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examined, in the Lent confessions, as to their ability to repeat the Creed, the Lord's Prayer, and the Ten Commandments in English; none, unless so qualified, were to be admitted to the Holy Communion; at high mass, the epistle and gospel were to be read in English ; at matins and vespers, on every Sunday and holiday, a chapter was to be read out of the English Bible; clergymen were to be diligent in visiting the sick, and to be prepared with texts of Scripture in English for their comfort; processions were to be discontinued and the English litany prepared for them under the late King to be said in future within the choir; all monuments of idolatry were to be removed from the walls, and windows of churches; in addition to a large English Bible, one copy of the paraphrase of Erasmus upon the Gospels was to be provided for every church; on every Sunday when no sermon should be preached, one of the new homilies was to be read; and in cases of simony the clerk was to forfeit his benefice, the patron his right of presentation for that turn!.

Besides these injunctions relating to the whole clerical body, the bishops were especially enjoined to preach, unless hindered by some sufficient cause, at least four times in every year, once in their cathedral church, and three times in some other places in their diocese; they were also enjoined to admit none into holy orders unless competently versed in Scripture, to deny ordination to none so qualified, being of irreproachable life;

Foxe, 1181.


and neither to preach, nor knowingly to permit any of their clergy to preach doctrine at variance with that of the homilies m.

The visitors appear principally, if not entirely to have discharged their prescribed duties in the cathedral churches". At these, the bishop and the chapter being summoned to attend on a particular day, an oath renouncing the papal and admitting the royal supremacy was administered to them; they were then examined as to the particulars contained in the articles of enquiry, sworn to observe the injunctions now delivered to them; and to every bishop for the use of his cathedral, to every archdeacon, for distribution among the clergy within his jurisdiction, were delivered copies of these injunctions, together with the new homilies. In fulfilling the objects of their commission the visitors encountered very little difficulty, and in obedience to their orders, the churches were farther cleared of incentives to superstition. In London the inanimate objects of popular veneration were generally removed on the 10th of September, a day rendered remarkable by the defeat of the Scots at Pinkey. When this coincidence was known, many superstitious Protestants drew from it an augury in favour of their principles, imagining that Providence, by crowning Somerset's enterprise with a success so decisive on that particular day, had unequivocally mani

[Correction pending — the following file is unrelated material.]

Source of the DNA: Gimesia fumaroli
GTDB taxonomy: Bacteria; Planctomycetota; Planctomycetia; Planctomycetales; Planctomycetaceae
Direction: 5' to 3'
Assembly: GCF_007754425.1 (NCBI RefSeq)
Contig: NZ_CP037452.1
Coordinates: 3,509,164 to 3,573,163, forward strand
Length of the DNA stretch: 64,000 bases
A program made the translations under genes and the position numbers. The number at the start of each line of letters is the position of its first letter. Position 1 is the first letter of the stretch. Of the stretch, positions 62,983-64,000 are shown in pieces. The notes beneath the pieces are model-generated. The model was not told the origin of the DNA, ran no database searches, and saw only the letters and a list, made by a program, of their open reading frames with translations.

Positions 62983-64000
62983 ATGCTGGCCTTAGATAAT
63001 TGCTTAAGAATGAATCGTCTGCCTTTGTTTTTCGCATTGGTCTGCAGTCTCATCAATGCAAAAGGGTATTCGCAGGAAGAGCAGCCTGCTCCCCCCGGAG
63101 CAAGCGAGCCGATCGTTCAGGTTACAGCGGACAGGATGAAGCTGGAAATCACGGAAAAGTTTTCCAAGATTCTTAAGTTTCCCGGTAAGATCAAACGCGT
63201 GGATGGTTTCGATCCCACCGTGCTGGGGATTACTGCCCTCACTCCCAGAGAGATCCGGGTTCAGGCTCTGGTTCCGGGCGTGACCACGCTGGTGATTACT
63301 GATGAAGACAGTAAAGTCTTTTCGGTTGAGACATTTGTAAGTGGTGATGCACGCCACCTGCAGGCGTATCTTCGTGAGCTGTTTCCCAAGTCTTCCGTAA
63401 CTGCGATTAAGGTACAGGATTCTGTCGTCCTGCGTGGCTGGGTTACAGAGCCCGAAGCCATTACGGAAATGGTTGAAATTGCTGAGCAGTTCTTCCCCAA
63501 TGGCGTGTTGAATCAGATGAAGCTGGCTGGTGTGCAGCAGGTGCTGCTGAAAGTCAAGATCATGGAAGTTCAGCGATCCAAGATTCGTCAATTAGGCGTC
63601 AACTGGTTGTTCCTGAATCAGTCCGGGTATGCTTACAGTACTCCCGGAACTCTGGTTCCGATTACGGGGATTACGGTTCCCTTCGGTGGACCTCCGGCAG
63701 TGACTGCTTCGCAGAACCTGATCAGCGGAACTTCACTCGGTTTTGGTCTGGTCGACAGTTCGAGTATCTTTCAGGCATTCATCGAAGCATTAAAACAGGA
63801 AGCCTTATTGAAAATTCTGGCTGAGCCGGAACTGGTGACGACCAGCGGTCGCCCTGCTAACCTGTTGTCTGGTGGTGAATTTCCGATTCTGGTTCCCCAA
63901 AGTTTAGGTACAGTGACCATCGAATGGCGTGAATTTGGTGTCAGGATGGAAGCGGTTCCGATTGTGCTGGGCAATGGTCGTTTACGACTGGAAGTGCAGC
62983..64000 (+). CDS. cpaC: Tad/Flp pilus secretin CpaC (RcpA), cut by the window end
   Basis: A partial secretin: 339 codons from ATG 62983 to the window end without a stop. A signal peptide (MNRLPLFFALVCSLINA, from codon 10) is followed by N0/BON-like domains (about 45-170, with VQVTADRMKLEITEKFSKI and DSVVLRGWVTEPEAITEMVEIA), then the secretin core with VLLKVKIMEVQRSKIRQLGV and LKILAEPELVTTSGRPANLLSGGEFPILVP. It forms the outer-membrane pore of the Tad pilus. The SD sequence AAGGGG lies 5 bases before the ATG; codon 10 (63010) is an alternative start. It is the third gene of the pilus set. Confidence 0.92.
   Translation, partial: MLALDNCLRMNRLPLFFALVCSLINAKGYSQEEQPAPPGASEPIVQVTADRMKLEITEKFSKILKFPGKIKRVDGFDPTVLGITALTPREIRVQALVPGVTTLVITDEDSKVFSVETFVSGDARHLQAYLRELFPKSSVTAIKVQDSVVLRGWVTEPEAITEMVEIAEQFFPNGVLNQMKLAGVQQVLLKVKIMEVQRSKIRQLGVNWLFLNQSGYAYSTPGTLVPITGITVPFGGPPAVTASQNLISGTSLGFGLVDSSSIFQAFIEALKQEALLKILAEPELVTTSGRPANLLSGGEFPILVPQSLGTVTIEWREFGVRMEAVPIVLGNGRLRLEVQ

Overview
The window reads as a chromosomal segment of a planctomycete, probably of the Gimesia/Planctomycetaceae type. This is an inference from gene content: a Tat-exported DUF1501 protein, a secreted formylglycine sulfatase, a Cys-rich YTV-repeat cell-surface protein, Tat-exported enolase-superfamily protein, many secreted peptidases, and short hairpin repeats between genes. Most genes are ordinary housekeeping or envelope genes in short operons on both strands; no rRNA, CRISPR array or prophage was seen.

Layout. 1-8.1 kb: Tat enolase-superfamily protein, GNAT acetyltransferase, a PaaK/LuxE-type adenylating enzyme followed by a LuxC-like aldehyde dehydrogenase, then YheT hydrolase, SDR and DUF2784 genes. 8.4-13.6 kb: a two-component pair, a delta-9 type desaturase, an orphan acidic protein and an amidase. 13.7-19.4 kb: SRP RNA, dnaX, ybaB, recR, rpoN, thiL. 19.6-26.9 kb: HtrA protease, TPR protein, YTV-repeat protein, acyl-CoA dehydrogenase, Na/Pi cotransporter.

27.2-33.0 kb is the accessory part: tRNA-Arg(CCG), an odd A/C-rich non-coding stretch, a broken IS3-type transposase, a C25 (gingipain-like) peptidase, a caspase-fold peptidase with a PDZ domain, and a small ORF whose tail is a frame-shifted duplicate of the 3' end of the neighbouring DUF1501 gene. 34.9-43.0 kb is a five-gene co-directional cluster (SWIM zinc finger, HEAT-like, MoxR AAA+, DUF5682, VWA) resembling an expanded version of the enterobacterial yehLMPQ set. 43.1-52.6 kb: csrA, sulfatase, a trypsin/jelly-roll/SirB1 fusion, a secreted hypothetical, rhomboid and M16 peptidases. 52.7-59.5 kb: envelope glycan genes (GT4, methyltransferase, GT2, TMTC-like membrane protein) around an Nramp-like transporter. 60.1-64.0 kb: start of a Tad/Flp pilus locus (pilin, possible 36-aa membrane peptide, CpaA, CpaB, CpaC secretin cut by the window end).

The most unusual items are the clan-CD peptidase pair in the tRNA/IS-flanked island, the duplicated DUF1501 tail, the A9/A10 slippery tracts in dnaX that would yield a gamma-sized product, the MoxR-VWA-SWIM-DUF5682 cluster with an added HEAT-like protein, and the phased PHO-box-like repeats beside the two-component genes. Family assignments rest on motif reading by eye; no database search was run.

m Foxe, 1182.

• " As we collect from what was done at St. Paul's, London." Strype, Mein. Cranm. 210.

fested an approval of his religious policyo. Many superstitious individuals, however, were indignant on seeing the churches again purged of objects long venerated, and in some cases, the clergy, to whom exclusively was entrusted the charge of effecting these removals, encountered considerable opposition. Several complaints of such obstructions were laid before the council, and the offenders being summoned to appear, that body dismissed some of them with a reprimand, and committed others to prison until they found security for their good behaviour P.

Bishop Boner was the first individual of note who shewed a disposition to impede the visitors. On the first of September that prelate attended, in obedience to a summons, at St. Paul's', where he took the oaths of abjuration and supremacy; but when he was required to receive the injunctions and homilies he formally protested against such compliance, unless these should appear to be in unison with the law of God, and with the